In the wider context, good health literacy and numeracy means that you can:

  • make sound health decisions at home and in the community;
  • give informed consent to treatment and follow dosage instructions;
  • understand how to live with chronic health conditions;
  • have the skills and confidence to ask questions; and
  • navigate healthcare systems.

 

So how can we address these issues?

1. Healthcare Sector

Starting with those working in the health sector, it is about reflecting on how they communicate with their patients and checking its effectiveness. Here the point is not to assume just because you tell the person the information your responsibility is over. Have you been clear and explained any medical terminology?  Has the patient been asked to give you their understanding of what they have heard? Simple techniques have been developed and simple changes to how we communicate can make a huge difference.

NALA with the support of MSD has developed a new programme aimed at helping general practitioners (GPs) and pharmacists develop their knowledge and understanding of health literacy and apply that knowledge to how they communicate with their patients. NALA will supply an online audit tool so they can check their efforts and if successful will be awarded a crystal clear mark to display in their premises. This will give patients confidence that their health professional is paying attention to their communication and how well they are understood. This is a real and tangible action which delivers on the health literacy policy proposed within Healthy Ireland.

When looking at what needs to happen for the general public, there is a need to recognise the importance of developing literacy skills through reading and learning the new words associated with the health area. For some this is a life skill they can maintain and develop, for others assistance in developing health literacy will be required. This kind of support is available through local adult literacy centres situated throughout Ireland and available free, during the day and in the evening.

 

2. The Patient and General Public

There is more to health literacy than learning. We also must change our practice and be more confident in our communication with health professionals. Recent research has shown that people aged 15 - 34 years were least likely to ask a doctor, nurse or pharmacist to explain things they don’t understand. Embarrassment was ranked as the main reason for not seeking more information from a healthcare professional (24%).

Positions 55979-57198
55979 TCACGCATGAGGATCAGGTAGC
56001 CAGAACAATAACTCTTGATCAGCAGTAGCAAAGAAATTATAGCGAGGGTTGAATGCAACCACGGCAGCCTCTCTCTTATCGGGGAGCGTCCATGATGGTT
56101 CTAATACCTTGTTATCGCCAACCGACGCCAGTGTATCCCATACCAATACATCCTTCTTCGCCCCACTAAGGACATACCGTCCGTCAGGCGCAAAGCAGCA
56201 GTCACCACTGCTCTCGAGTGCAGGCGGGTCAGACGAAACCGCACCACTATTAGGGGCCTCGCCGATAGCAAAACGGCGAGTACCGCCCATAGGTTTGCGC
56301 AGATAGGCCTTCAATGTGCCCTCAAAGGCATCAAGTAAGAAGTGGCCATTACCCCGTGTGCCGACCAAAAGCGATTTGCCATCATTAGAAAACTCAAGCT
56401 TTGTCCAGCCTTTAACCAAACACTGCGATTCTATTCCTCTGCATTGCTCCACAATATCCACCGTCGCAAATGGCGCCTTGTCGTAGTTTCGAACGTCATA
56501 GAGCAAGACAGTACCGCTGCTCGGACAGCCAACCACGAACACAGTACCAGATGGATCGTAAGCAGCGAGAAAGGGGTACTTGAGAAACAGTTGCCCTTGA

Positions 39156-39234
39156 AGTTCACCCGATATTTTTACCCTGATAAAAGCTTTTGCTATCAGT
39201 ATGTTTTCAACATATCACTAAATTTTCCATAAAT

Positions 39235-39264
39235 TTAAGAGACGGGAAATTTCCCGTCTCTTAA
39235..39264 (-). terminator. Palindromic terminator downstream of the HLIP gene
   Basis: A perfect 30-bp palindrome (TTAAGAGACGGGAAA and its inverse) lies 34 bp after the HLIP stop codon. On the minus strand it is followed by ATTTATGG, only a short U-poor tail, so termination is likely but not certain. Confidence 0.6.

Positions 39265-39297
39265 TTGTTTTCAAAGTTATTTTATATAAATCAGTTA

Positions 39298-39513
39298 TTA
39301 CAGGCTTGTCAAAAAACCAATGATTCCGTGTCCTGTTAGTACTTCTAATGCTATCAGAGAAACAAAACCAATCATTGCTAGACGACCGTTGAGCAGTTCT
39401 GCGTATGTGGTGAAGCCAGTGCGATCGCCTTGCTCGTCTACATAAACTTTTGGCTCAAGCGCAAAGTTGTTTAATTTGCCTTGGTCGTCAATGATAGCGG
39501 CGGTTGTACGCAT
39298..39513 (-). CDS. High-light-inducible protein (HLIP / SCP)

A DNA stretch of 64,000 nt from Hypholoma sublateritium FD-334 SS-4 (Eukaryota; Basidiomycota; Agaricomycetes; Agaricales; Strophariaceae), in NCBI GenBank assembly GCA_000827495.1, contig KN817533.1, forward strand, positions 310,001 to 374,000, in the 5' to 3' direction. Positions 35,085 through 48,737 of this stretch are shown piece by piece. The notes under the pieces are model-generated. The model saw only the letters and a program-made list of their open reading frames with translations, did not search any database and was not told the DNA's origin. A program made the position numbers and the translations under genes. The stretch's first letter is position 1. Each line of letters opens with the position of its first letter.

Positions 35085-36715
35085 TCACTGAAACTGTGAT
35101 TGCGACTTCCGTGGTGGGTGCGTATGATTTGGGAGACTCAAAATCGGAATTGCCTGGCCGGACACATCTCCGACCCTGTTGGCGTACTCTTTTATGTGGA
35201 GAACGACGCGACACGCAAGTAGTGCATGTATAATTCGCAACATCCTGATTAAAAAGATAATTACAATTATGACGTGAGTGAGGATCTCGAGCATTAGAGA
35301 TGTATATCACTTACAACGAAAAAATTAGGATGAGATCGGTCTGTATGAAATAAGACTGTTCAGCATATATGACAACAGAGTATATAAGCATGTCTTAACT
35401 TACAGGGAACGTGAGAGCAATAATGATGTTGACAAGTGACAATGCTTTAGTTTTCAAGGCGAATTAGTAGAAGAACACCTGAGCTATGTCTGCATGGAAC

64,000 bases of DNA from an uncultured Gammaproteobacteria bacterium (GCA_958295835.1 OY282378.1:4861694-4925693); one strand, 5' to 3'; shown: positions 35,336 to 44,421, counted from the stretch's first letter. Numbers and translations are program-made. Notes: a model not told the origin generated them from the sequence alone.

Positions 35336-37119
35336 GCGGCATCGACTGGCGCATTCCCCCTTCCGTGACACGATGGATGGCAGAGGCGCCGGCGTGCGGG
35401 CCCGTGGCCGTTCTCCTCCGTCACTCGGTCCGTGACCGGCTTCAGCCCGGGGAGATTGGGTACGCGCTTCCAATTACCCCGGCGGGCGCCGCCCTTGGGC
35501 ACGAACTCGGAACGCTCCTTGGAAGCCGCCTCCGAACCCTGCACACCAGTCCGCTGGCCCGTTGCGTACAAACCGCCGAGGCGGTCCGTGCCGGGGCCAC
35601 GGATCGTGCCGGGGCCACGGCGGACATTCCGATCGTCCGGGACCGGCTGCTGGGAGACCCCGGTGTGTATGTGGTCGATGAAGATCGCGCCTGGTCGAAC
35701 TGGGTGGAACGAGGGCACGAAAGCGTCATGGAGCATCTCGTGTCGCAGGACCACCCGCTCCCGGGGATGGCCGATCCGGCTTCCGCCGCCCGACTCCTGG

There are three simple questions patients should ask of their doctor, nurse or pharmacist during every visit. These questions are:

1.    What is my main problem?

2.    What do I need to do?

3.    Why is it important for me to do this?

 

Be prepared and ask questions

Sometimes it’s difficult to remember everything you wanted to know or ask your doctor or health care worker. One way to avoid sometimes unsatisfactory health consultations is to be prepared. Write a note of any questions or concerns you have before your appointment so you don’t forget anything important.

And be sure to ask your healthcare provider to explain any complicated language in plain English.

 

Check your understanding

Often it is useful to check your understanding of what has been said to you by explaining the information back to your healthcare provider. That way they can be sure you understood the discussion and can correct anything you may have misunderstood.

Many people find health information difficult to understand and may be putting their health at risk. Communicating clearly and building health literacy will cost very little but will prove a vital investment in the health of Irish nation.

 

Previous NALA research

The need for research on health literacy in Ireland is highlighted in a NALA report from 2002 entitled, Health Literacy, Policy and Strategy.

This research shows that people have struggled with essential health information, consent forms, have not fully understood procedures, found signage confusing and did not feel capable of taking part in decision making. Fear is a big barrier to communication. True patient education is difficult to achieve among people with low literacy skills when there is such a reliance on the written word. This report also highlights examples of people finding it difficult and in some cases impossible to navigate their way around the health system. This research illustrates that health literacy means more than just reading information. It involves taking part in decision making and understanding options. Patients need time to review material. Health practitioners need to understand that one leaflet cannot accommodate the whole patient population.

Important actionable suggestions from this report include:

  • Irish research needs to be commissioned in areas of literacy training, communication, effects of low literacy skills on chronic illness etc…
  • A specific literacy research fund should be available to health and literacy practitioners, who should be obliged to publicise findings
  • Health literacy should be explored by the Health Service Executive.
  • All health promotion literature should be subject to literacy proofing.
  • All front line staff in hospitals and health centres should be literacy aware and be able to verbally convey information.
  • Professional jargon in forms, signs and health education material must be modified.

The results of a NALA Irish survey in 2007 revealed that:

  • One in five Irish people are not fully confident that they understand all of the information they receive from their healthcare professional.
  • Forty three percent said they would only sometimes ask for clarification if they did not understand something their healthcare professional said to them.
  • One in 10 people admitted taking the wrong dose of medication because of failure to understand instructions.
  • Two-thirds of respondents also admitted to having difficulty understanding signs and directions in Irish hospitals some of the time, with one in five stating they have difficulty most of the time.